By BofAML's calculation, 33% of earnings are on tap this week and next.

    The firm's analysts went a step further to identify the stocks that are poised to deliver the biggest earnings surprises. For stock pickers, these post-earnings rallies could mean returns bigger than what the broader market is offering. 

    "Alpha opportunity should be high: our work suggests that stock differentiation is heightened during earnings season, particularly the busiest reporting days, which fall this week on Oct. 23-25 and next week on Oct 30-Nov 1," a team led by Savita Subramanian said in a note on Monday.

    The list below showcases stocks that BofAML has handpicked as most likely to beat earnings expectations. They are all buy-rated, and are scheduled to report third-quarter results during the earnings-season peak that Subramanian specified.

    They are ranked in ascending order of the number of standard deviations between BofAML's earnings-per-share estimates and the consensus. A higher Z-score implies that the firm's analysts are more bullish than their peers. 

    SEE ALSO: The world's most accurate economic forecaster pinpoints the biggest risks investors will face in 2019 — and explains how they can prepare

    16. Torchmark

    Ticker: TMK

    Sector: Financials 

    Expected report date: Oct. 24

    BofAML vs. consensus EPS (Z-Score): 0.1

    BofAML vs. consensus sales (Z-Score): 151.6

    Source: Bank of America Merrill Lynch



    15. Zimmer Biomet Holdings

    Ticker: ZBH

    Sector: Healthcare 

    Expected report date: Oct. 26

    BofAML vs. consensus EPS (Z-Score): 0.1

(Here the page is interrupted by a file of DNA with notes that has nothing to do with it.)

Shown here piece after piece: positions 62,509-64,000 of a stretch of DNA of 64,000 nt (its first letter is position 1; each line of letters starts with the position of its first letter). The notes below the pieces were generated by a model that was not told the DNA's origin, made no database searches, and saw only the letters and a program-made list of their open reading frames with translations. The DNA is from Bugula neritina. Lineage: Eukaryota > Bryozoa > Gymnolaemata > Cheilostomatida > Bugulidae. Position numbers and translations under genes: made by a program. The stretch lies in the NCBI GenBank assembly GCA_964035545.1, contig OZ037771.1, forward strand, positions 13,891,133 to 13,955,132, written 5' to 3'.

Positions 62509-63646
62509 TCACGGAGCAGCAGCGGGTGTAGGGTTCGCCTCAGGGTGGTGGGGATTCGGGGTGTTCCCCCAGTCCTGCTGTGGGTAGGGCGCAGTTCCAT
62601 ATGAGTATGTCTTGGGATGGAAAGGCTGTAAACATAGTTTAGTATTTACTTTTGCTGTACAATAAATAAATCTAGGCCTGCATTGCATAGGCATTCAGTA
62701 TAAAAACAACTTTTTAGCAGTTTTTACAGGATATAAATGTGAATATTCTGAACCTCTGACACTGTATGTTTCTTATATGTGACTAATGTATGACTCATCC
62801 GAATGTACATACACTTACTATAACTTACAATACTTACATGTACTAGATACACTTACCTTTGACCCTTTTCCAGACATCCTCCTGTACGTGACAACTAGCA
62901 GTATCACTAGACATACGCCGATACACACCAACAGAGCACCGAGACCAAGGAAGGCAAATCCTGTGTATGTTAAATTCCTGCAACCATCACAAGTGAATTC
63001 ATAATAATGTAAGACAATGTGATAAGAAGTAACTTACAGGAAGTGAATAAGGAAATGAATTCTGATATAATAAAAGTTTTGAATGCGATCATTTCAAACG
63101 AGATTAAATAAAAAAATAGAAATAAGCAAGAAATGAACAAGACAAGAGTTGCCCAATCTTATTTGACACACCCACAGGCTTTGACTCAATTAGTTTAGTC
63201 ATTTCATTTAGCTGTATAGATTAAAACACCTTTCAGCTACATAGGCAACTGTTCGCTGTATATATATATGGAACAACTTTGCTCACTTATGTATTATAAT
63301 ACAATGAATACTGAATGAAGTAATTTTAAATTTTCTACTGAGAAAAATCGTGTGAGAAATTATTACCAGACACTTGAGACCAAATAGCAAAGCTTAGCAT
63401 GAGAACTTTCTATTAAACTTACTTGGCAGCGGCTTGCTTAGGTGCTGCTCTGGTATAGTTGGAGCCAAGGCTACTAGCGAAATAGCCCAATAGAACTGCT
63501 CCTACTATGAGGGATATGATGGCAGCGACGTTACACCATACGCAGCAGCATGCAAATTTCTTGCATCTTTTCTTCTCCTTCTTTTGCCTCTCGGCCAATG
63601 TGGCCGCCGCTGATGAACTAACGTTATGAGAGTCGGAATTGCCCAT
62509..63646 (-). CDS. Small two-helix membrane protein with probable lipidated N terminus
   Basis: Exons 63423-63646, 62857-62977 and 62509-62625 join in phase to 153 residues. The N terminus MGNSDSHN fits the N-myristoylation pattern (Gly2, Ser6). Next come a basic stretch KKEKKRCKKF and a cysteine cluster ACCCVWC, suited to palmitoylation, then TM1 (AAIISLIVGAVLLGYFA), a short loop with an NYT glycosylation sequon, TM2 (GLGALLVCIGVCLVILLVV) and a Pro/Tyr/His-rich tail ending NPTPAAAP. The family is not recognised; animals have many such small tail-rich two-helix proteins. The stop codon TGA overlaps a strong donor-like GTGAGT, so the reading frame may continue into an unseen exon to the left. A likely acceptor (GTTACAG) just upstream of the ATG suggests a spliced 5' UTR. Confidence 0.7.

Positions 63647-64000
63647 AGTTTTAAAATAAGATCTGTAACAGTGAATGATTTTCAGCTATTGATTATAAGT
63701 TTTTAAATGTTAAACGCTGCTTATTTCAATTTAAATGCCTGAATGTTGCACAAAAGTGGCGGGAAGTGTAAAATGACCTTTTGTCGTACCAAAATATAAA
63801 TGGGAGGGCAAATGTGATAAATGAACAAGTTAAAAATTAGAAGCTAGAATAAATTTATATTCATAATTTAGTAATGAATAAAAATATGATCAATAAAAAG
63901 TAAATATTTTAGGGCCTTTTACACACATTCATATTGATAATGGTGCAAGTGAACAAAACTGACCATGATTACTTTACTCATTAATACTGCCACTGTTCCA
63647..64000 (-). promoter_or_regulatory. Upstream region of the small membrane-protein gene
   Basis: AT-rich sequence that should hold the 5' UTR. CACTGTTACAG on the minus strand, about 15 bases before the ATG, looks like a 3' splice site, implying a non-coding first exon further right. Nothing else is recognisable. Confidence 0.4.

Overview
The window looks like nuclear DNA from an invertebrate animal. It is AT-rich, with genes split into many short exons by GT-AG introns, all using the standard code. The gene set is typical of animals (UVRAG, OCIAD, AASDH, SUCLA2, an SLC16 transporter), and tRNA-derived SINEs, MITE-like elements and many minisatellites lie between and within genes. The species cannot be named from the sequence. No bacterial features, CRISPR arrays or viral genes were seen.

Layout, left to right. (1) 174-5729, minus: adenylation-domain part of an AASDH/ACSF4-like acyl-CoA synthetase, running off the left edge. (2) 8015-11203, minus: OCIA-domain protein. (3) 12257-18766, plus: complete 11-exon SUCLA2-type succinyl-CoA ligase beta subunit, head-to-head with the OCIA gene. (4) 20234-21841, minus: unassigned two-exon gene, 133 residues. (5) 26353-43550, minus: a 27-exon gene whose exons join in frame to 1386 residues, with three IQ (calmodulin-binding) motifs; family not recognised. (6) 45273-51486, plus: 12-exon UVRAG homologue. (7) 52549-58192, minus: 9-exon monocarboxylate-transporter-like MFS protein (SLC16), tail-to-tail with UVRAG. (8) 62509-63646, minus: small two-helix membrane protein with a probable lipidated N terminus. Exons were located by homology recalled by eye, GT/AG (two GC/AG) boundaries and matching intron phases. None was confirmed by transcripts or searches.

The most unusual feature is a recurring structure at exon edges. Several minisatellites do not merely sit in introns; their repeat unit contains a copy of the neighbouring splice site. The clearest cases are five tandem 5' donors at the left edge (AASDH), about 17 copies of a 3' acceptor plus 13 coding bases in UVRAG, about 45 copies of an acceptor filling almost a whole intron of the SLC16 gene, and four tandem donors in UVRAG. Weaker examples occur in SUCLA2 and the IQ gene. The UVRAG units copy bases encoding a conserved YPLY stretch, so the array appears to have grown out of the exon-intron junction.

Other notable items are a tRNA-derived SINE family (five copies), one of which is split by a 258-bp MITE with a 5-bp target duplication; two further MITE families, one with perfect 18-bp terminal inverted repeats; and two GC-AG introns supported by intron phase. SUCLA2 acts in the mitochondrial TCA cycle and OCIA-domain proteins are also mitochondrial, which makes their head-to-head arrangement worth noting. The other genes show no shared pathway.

BofAML vs. consensus sales (Z-Score): 1.5

    Source: Bank of America Merrill Lynch



    14. Illumina

    Ticker: ILMN

    Sector: Healthcare 

    Expected report date: Oct. 30

    BofAML vs. consensus EPS (Z-Score): 0.1

    BofAML vs. consensus sales (Z-Score): 0.3

    Source: Bank of America Merrill Lynch



    See the rest of the story at Business Insider

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    three girls

    • Polyamory is when couples have more than one romantic partner.
    • There are many misconceptions about the lifestyle, including the fact it's all about sleeping around.
    • In fact, sex is just one part of why couples choose to be polyamorous.
    • Many couples report that polyamory has brought them closer together.

    Couples can fall into a polyamorous lifestyle in a few different ways. Some decide they want to search for a third member of their relationship, whereas others simply fall into the polyamorous community and find it works out better for them.

    A common misconception of polyamory — the word for having multiple romantic partners — is that it's all about people wanting to have their cake and eat it too. This may be the case for those who go "unicorn hunting," but others in successful polyamorous relationships don't see it that way.

    As is the case with all sorts of relationships, there are many misconceptions about polyamory. Business Insider spoke to people in polyamorous relationships to find out what it's really like.

    * Names changed for anonymity.

    SEE ALSO: What it means for couples to go 'unicorn hunting' — and why it usually doesn't end well

    1. They don't really get jealous

    Many people get jealous in their relationships, whether they like it or not. It's an ugly, upsetting emotion, but it's also basically inevitable in love. So introducing multiple people into your love life might seem like a recipe for disaster.

    But according to Alex*, who has been polyamorous with his wife for several years, it's not really like that.

    "I do feel jealousy in all my relationships sometimes, but for me I have learned that I feel jealousy mostly when something is wrong in my relationship with my partners," he told Business Insider. "It's not discomfort about them seeing other people. Jealousy for me acts as a warning sign that I am feeling insecure or stressed about my relationship with someone, and when I address whatever is causing that worry (usually with lots of reflective conversation) the jealousy goes away."